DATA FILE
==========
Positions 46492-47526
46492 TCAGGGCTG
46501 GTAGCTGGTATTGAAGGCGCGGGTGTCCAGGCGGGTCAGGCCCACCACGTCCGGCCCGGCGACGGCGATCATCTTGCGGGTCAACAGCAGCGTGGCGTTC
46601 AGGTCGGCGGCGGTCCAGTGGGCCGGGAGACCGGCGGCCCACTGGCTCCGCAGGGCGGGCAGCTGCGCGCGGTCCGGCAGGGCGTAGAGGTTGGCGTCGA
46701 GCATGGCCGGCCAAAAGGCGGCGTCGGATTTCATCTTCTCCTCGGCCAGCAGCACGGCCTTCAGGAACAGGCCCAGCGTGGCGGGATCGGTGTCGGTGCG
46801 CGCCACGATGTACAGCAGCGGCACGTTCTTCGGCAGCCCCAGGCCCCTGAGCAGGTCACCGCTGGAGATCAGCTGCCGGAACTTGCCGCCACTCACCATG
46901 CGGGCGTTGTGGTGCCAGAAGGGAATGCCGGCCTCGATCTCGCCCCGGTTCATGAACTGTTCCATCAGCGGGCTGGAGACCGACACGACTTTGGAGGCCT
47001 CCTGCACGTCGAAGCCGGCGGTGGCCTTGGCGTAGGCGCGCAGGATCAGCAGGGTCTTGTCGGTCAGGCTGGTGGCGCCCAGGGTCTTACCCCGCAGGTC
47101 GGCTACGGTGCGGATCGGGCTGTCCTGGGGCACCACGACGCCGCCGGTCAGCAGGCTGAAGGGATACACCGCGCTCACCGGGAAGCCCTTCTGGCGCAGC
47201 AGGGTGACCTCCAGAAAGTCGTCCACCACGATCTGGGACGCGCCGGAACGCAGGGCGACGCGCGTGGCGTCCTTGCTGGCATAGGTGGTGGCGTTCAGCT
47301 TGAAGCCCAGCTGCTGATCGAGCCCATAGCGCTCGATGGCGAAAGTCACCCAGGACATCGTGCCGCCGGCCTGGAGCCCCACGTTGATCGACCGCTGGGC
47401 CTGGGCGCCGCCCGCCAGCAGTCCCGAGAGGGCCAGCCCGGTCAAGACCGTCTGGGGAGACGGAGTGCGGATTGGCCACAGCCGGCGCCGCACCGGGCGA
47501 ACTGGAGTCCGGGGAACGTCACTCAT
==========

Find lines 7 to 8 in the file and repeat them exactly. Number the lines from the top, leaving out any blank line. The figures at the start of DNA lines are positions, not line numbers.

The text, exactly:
46901 CGGGCGTTGTGGTGCCAGAAGGGAATGCCGGCCTCGATCTCGCCCCGGTTCATGAACTGTTCCATCAGCGGGCTGGAGACCGACACGACTTTGGAGGCCT
47001 CCTGCACGTCGAAGCCGGCGGTGGCCTTGGCGTAGGCGCGCAGGATCAGCAGGGTCTTGTCGGTCAGGCTGGTGGCGCCCAGGGTCTTACCCCGCAGGTC